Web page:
Joseph Wayne Wallace was a three-year-old boy who was murdered by his mother in their Chicago, Illinois apartment in 1993. Wallace's mother, Amanda Wallace, was known to be mentally ill. Despite this, Joseph and his younger brother Joshua were removed from a foster family and returned to Amanda, who killed Joseph with an electrical cord. The circumstances of Wallace's death and the ensuing public outcry precipitated large changes in the Illinois child welfare system and the Cook County juvenile court. In June 1996, Amanda Wallace was convicted of her son's murder. She avoided the death penalty which had been sought by the state of Illinois and was instead sentenced to life imprisonment. Amanda committed suicide by hanging in her prison cell on August 3, 1997. Joshua, the only surviving son of Wallace, spent years stuck in the child welfare system. Shortly after Joseph's death Joshua began to display significant emotional and behavioral outbursts, either from witnessing his brother's murder or the continued disruption in his placements. From 1993 to 1995, Joshua lived in the care of Erma and Phillip Lee in Oak Park, Illinois. By May 1995, Joshua was again removed from his only long-term home placement over claims the Lees sought to exploit Joshua for larger state payments. Joshua was adopted by Illinois resident Maria Travis in August 1997. Following his adoption, Joshua's name was legally changed to Joshua Travis. Since 2015, Joshua resides in Park Forest, Illinois.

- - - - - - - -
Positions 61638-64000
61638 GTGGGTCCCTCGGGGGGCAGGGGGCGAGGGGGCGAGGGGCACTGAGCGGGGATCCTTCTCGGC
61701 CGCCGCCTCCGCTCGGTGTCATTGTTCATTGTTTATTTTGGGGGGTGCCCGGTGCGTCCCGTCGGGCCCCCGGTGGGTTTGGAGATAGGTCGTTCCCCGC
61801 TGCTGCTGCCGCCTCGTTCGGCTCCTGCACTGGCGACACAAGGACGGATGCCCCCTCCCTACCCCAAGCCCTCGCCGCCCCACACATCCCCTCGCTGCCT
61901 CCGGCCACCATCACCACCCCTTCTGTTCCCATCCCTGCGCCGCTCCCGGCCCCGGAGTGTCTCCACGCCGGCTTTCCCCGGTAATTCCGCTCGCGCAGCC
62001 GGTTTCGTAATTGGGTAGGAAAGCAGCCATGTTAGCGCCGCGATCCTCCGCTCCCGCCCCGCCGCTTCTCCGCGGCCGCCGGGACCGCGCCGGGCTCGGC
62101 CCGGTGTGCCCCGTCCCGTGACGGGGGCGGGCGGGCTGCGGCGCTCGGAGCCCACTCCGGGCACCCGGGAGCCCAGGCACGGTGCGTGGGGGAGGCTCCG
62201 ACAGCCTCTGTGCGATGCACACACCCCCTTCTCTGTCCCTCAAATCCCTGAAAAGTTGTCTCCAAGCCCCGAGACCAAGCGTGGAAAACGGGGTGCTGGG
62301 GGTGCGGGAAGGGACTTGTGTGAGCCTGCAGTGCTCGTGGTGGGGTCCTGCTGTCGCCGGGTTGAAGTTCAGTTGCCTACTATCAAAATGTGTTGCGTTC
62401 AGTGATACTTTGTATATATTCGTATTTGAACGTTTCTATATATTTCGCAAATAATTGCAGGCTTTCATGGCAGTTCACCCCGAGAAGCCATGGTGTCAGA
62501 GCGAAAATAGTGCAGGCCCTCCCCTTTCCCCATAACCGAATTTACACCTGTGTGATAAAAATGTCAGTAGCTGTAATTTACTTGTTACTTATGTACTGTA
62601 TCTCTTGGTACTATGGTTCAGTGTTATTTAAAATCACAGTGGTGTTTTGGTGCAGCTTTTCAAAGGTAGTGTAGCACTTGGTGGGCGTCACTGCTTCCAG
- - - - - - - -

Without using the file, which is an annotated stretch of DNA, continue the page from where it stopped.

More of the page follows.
Anita Lorraine Cobby (née Lynch) was a 26-year-old Australian registered nurse and beauty pageant winner who was kidnapped while walking home from Blacktown railway station after dining out with two Sydney Hospital colleagues in Surry Hills, New South Wales, just before 10:00 p.m. on 2 February 1986, and subsequently sexually assaulted and murdered. Two days after being reported missing, Cobby's body was discovered on a rural farm in Prospect. Investigations led to the arrest of five men who were later convicted of her abduction, rape and murder on 10 June 1987 and each sentenced to life imprisonment, without the possibility of parole, on 16 June 1987. At the time of the killing, Cobby sustained multiple knife wounds and lacerations from barbed wire; her death was a result of a slit throat. The murder received widespread media coverage, condemnation and attention. Early life: Anita Lynch was born in Sydney on 2 November 1959, to Garry Bernard Lynch, a graphic artist with the Royal Australian Air Force, and Grace "Peggy" Lynch, a nurse. As a teenager she participated in beauty pageants, including winning the Miss Western Suburbs Pageant in November 1979, and had a promising career as a model. However, she decided instead to follow in her mother's footsteps and become a nurse. She met her future husband, John Cobby, while studying for her nursing degree at Sydney Hospital. They married on 27 March 1982. At the time of Cobby's murder in 1986, the couple had separated and Cobby was living with her parents in Blacktown, New South Wales. According to John Cobby, he and Anita were on good terms and, when she was murdered, had been planning to reconcile. Murder: Cobby worked in Sydney and commuted daily from her home in Blacktown. On the day of the murder, she finished work at Sydney Hospital at 3 p.m. and met friends for dinner in nearby Redfern. Cobby then caught a train from Central railway station to Blacktown station. Arriving at Blacktown, she would usually ring her father who would pick her up. On the day of her death, she most likely decided to walk home after finding the phone to be out of order and no taxis available at the taxi rank. Aside from her killers, only two witnesses saw Cobby after she left the train station. Cobby was walking alone from the station along Newton Road, Blacktown around 10 p.m., when the gang of five men drove up beside her and stopped their stolen white HT Holden Kingswood. Two men leapt from the car and dragged her into the vehicle, as she kicked and screamed. A 13-year-old boy, his younger sister and mother heard someone screaming from their house directly opposite and had gone outside in time to see Cobby forced into the attackers' car. The boy ran across the road to help, but the car drove off before he reached it. Returning home, he telephoned the police to report what he had seen. A few minutes later, their neighbour and his girlfriend arrived home and, after being told of the abduction, drove off to search for the car. They eventually drove down Reen Road (now known as Peter Brock Drive), Prospect and stopped by the now-empty Holden, where the man used a spotlight to search the adjacent paddock. Seeing nothing in the paddock and believing the car he was looking for was a different model Holden, he returned home. The attackers later stated that they had hidden in the long grass to avoid the spotlight and waited for the man to leave. Once inside the car on Newton Road, Cobby had been ordered to strip off her clothes but refused, begging her attackers to let her go and saying she was married and also menstruating. Her attackers punched Cobby repeatedly, breaking her nose and both cheekbones, before forcing her to perform fellatio on all five men. The attackers then drove to a service station to purchase fuel using money stolen from Cobby's purse. Cobby was then driven down Reen Road to the secluded paddock, while being held down in the car, raped repeatedly, and being continually beaten by her five attackers. They then dragged the brutally beaten Cobby into the paddock along a barbed wire fence, where they dumped her and continued to sexually and physically abuse her for some time. According to his taped confession, one of the attackers, John Travers, then became concerned that Cobby could identify them because she had seen their faces and heard their names, and convinced the other attackers to kill her. Urged on by the others, Travers slit her throat, almost severing her head. Police investigation: When Cobby did not return home, her family initially thought she was staying overnight with a friend, but after learning that she failed to appear at work the next day, they reported her missing on 3 February. On the morning of 4 February, her naked body was found in the paddock by a farmer investigating what his cows were milling around. Cobby's body was initially identified by her distinctive wedding ring, which was still on her finger when she was found. Her estranged husband John was initially suspected of her murder, but was quickly cleared. The Australian public reacted with anger upon hearing details of Cobby's murder. On 6 February, the NSW State Government posted a A$50,000 reward for information leading to the capture of Cobby's killers. Also on 6 February, morning radio host John Laws obtained a leaked copy of Cobby's autopsy report, which contained explicit details of her injuries, and read it live on the air, both shocking and galvanising public sentiment. In a 2016 interview with Seven News, Laws said he did it because he felt "the general public ought to know" and that "it incited anger in the public that murders like this were happening and we weren't being given the full details". On 9 February, police re-enacted Cobby's movements on the night of her disappearance in the hope of jogging the memories of travellers or others who might have seen her. Constable Debbie Wallace wore similar clothing to Cobby and travelled the 9:12 p.m. train to Blacktown. Detectives interviewed the passengers and showed them photos of Cobby whilst Wallace walked the length of the train during the journey. Following a tip-off from a police informant regarding the stolen Holden, police started searching for Travers, Michael Murdoch, and brothers Les, Michael and Gary Murphy after they discovered that some of them had a history of violence, and that Travers had a reputation for carrying a knife. On 21 February, police arrested Travers and Murdoch at the home of Travers' uncle and Les Murphy at Travers' own house. Murdoch and Murphy were charged with offences relating to stolen cars and released on police bail. Travers, who admitted that he had stolen a car, made conflicting statements about the murder and was detained in police custody. While in custody, he requested that a friend be called so she could bring him cigarettes. The phone number was handed to the investigating police who contacted the friend, a woman. The woman, Travers' aunt—eventually dubbed "Miss X"—agreed to help with the investigation, met with an officer, and gave him details of Travers' background. Miss X was subsequently sent back in to talk to Travers, agreeing to hide a recording microphone device in her bra while she visited him in his cell and was able to obtain a confession. Miss X later went to Murdoch's home while wearing the concealed recording device to capture his statements on tape as well. Eventually, five men were arrested and charged with the murder. Police were praised for their quick response in capturing all suspects involved. In total, 22 days had elapsed from the time of the murder to the time all suspects were taken into custody. Perpetrators: The five men charged, who later all pleaded guilty or were convicted of the murder, had over fifty prior convictions for offences including armed robbery, assault, larceny, car theft, breaking and entering, drug use, escaping lawful custody, receiving stolen goods and rape. John Travers: John Raymond Travers, considered the ringleader of the gang, was raised in poverty in Blacktown, the oldest of eight children from unmarried teenage parents. By age 14, he was already an alcoholic, and was expelled from high school during Year 10 for being continually disruptive to other students. Beyond schooling, Travers held few jobs and relied mostly on unemployment benefits as a source of income. He was eventually committed to Boys' Town, a juvenile detention facility, by his mother. His father, with whom he never shared a close relationship, left the household in 1981. Finding it difficult to support the family, Travers relied on crime to provide food, stealing animals such as chickens and ducks from nearby households. The health of Travers' mother eventually deteriorated, and he and his siblings were sent to live with foster families while she was hospitalised. Travers had a history of violent sexual behaviour and bestiality. Witnesses have recounted that on several occasions, he had bought a live sheep for a barbecue and slit the animal's throat as he sodomised it before roasting its carcass on a spit. Michael Murdoch: Michael Murdoch was a childhood friend and criminal associate of Travers. He had also spent a great part of his childhood in juvenile prisons, where he experienced sexual assaults. He was known to have written to politicians during this period of imprisonment seeking protection from such assaults. Murphy brothers: Michael, Gary and Les Murphy, three brothers from a family of nine children, were also accused of the crime. -Michael Murphy, aged 33, was the eldest of the nine Murphy children. He was sent to live with his grandmother when he was 12 years of age. -Gary Murphy, aged 28. A hearing impairment affected Gary's schooling and he left early to seek work. He was noted as being an able and willing worker before the crimes. Gary's strong interest in cars led to him facing several car theft-related charges in the years preceding the murder. He was known to have a very violent temper. -Les Murphy, aged 22, was the youngest of the Murphy children, and was known as having the worst temperament. He had faced Children's Court on many occasions for a number of theft-related offences before being accused of the Cobby murder. Trial: The trial began in Sydney on 16 March 1987. Before proceedings began, Travers changed his plea to guilty. Sydney newspaper The Sun published a front-page story on the day the trial began, carrying the headline "ANITA MURDER MAN GUILTY" alongside a large image of Travers. The news story also referred to Michael Murphy as an unemployed prison escapee of no fixed address, and another in the same paper detailed Murphy's criminal convictions and his recent escape from Silverwater Correctional Centre, where he was serving a 25-year sentence for a string of burglaries and thefts. The jury was discharged due to the potentially prejudicial information published about Murphy. According to the medical examiner's report, Cobby's body showed extensive bruising on her head, breasts, face, shoulders, groin, thighs and legs consistent with "a systematic beating", including a "blow of considerable force around the right eye". She also had lacerations on her hips, thighs and legs from the barbed wire, several cuts to her neck resulting in the severing of her ear and windpipe and near decapitation, and many cuts to her hands and fingers, resulting in the near severing of three of her fingers, which likely occurred when she raised her hands to her face trying to protect herself from the knife. The medical examiner later testified that after Cobby's throat was cut, she would have died within two minutes. He also testified that some radio bulletins purportedly based on his own report contained misinformation about the type and extent of Cobby's injuries. She was not mutilated apart from the slashing of her throat and hands, there had been no attack with a knife on her stomach or genitals, and her shoulders had not been dislocated. The trial for the remaining members of the gang lasted 54 days, with the men's defence relying on convincing the jury of their minimal involvement in the beating and murder. On 10 June 1987, all five were found guilty of sexual assault and murder. On 16 June, they were each sentenced in the Supreme Court of New South Wales to life imprisonment plus additional time without the possibility of parole. Justice Alan Maxwell described the crime as, "One of the most horrifying physical and sexual assaults. This was a calculated killing done in cold blood. The Executive should grant the same degree of mercy they bestowed on their victim." Aftermath: Cobby's parents would join forces with Christine and Peter Simpson, the parents of murder victim Ebony Simpson, to create the Homicide Victims' Support Group (Aust) Inc.—a community support group that helps families deal with heinous crimes. The Lynches also campaigned in seeking tougher sentencing and truth in sentencing laws, which eventuated after Cobby's murder. Cobby's father Garry Lynch died on 14 September 2008, aged 90, suffering from Alzheimer's disease. Her mother, Grace, died of lung cancer in 2013, at the age of 88. The Lynches had been married for 54 years at the time of Garry's death. Imprisonment: As of 2021, John Travers was housed in Wellington Correctional Centre in maximum security. In 1988 he was transferred to Maitland Gaol and was housed there until 1992, when he was transferred to Goulburn Correctional Centre. In 1996, he and another inmate were being transported from Goulburn to Long Bay Hospital at Long Bay Correctional Complex when they attempted to escape from the prison van by hacksawing through and kicking in the back door. When the attempt was noticed, the van pulled over at Bowral Police Station, and the two were arrested and charged. Travers was regularly kept in protection at the Goulburn because he was often involved in bloody fights with other inmates and threatening prison staff. From 2005 to 2015 Travers was housed in Lithgow Correctional Centre. Travers was eventually transferred to Wellington Correctional Centre. Michael Murphy was housed in Long Bay Correctional Complex in maximum security. In 1988, Michael was housed along with his brother Gary in the newly built Special Protection Unit in Long Bay Correctional Complex. In 1992, he was transferred to Lithgow Correctional Centre, where he undertook Year 10 studies and did weekly work. A few years later Michael Murphy was transferred to Goulburn Correctional Centre, where he spent most his imprisonment and he usually kept to himself and stayed out of trouble. In May 2015, he was reclassified to medium security until July 2015, when he was reclassified back to maximum security. In 2018 Murphy was transferred from Goulburn to Long Bay due to deteriorating health. In September 2018 it was reported that he had terminal cancer and was living in palliative care. He died in Long Bay Hospital on 21 February 2019 at the age of 66. As of 2021, Gary Murphy was housed in Goulburn Correctional Centre in maximum security. In 1988, he was housed along with his brother Michael Murphy in the newly built Special Protection Unit in Long Bay Correctional Complex. A few years later, Gary Murphy was transferred to Maitland Gaol Correctional Centre, where he was housed till the prison's closure. In 2005 he was placed in Goulburn Correctional Centre and was housed there until June 2019. In mid-June 2019 he was transferred from Goulburn to Long Bay Correctional Complex. On the morning of 25 June 2019, he was severely beaten by several other prisoners in shower block of 10 Wing in Long Bay and was transferred to hospital in a critical condition. On 23 August 2020 it was revealed by the Daily Telegraph that Murphy at some point had been moved back from Long Bay to Goulburn. As of 2021, Les Murphy was housed in Goulburn Correctional Centre in maximum security. There were a long list of associates in the Goulburn Centre he was not allowed to have contact with. In 2005, he got into trouble for failing a urine test. As of 23 August 2020 it was revealed by the Daily Telegraph that Murphy was still serving his sentence at Goulburn. Michael Murdoch was formerly a maximum-security inmate at Goulburn Correctional Centre until December 1999 when he was reclassified to medium security and transferred to Bathurst Correctional Complex. In 2002, Murdoch was reclassified as maximum security and transferred to Lithgow Correctional Centre. After the death of Michael Murphy, as of 22 February 2019, NSW Corrective Services confirmed the four other offenders were still alive and were still serving their life sentences in various maximum-security correctional centres across New South Wales, but it could not be revealed where they were currently being housed. Media: -The murder has been covered by several true crime television series, including Crime Investigation Australia in 2006, Crime Stories in 2008, and Australian Families of Crime in 2010. The case was covered by Casefile True Crime Podcast on 22 July 2017. It has also been the subject of several books (see Further reading). -The Australian social-realist film The Boys (1998), directed by Rowan Woods, is, in part, inspired by the Cobby murder and follows the journey of three brothers leading up to a similar crime. -In February 2016, at the time of the 30th anniversary of the murder, police released the taped confessions of Travers and Murdoch that were obtained by Miss X. Seven News broadcast a documentary, 7 News Investigates: Anita Cobby — You Thought You Knew It All, which included the newly released taped confessions and John Cobby's first televised interview about his wife's murder. Memorial: -A park in Sullivan Street, Blacktown was named Anita Cobby Reserve in memory of Cobby.